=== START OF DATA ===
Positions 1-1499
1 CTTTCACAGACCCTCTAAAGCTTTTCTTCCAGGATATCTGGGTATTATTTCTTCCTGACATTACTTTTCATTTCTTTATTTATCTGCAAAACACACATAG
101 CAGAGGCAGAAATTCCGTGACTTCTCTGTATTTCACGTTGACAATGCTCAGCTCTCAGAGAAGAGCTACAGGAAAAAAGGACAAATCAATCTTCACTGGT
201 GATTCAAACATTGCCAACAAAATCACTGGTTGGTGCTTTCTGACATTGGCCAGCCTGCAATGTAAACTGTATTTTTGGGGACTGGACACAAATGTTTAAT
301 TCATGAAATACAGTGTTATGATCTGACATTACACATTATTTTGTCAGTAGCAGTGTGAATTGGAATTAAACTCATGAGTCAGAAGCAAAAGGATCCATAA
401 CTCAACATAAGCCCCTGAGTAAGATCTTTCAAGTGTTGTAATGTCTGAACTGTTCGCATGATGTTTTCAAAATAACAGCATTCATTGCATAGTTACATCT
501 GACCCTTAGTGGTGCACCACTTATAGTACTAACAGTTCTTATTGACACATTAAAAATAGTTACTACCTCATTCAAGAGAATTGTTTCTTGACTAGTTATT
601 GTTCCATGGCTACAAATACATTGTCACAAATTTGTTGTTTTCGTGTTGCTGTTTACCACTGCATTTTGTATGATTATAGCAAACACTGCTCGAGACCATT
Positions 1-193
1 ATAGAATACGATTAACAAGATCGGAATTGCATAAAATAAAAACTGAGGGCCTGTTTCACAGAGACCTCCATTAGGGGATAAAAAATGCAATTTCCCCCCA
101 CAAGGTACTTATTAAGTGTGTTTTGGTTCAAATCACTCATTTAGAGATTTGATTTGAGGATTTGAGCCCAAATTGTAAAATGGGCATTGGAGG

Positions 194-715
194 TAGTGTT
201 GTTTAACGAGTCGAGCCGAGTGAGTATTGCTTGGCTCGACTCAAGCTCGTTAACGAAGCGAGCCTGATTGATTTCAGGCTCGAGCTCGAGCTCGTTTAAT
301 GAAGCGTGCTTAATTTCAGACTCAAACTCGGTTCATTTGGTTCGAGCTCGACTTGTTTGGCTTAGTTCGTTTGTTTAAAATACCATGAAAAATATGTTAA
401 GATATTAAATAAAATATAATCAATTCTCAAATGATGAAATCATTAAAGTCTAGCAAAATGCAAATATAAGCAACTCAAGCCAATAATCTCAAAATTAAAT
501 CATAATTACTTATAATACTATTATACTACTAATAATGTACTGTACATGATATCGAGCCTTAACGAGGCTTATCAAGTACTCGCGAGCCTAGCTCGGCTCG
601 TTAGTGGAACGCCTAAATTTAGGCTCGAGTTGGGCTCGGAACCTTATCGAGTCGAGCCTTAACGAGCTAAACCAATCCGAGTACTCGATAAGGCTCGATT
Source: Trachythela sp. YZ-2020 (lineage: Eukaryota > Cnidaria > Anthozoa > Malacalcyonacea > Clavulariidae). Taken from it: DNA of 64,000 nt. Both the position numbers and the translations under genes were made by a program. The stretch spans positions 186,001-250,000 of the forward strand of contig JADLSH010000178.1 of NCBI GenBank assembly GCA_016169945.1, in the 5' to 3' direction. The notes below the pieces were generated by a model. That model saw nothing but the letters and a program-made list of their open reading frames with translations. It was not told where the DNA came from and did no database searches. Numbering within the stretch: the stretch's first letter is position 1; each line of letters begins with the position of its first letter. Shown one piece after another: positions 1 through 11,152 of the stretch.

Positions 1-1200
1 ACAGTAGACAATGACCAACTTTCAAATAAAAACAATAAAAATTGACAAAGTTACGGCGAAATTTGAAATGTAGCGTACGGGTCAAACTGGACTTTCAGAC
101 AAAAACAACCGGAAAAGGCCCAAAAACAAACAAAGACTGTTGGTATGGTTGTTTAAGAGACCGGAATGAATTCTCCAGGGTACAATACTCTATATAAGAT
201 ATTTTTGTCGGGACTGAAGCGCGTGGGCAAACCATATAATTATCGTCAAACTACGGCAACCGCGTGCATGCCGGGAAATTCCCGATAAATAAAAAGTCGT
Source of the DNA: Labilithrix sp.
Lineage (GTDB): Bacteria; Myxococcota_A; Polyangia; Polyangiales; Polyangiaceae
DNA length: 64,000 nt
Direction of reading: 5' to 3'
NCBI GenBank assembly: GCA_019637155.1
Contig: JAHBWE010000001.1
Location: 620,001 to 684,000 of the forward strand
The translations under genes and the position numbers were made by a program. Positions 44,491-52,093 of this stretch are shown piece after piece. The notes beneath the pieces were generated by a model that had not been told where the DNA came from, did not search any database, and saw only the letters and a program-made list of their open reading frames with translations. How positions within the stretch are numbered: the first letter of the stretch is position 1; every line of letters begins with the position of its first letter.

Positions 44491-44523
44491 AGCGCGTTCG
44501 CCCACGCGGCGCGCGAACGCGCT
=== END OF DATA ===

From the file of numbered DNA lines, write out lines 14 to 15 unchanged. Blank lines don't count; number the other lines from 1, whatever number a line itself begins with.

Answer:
201 GTTTAACGAGTCGAGCCGAGTGAGTATTGCTTGGCTCGACTCAAGCTCGTTAACGAAGCGAGCCTGATTGATTTCAGGCTCGAGCTCGAGCTCGTTTAAT
301 GAAGCGTGCTTAATTTCAGACTCAAACTCGGTTCATTTGGTTCGAGCTCGACTTGTTTGGCTTAGTTCGTTTGTTTAAAATACCATGAAAAATATGTTAA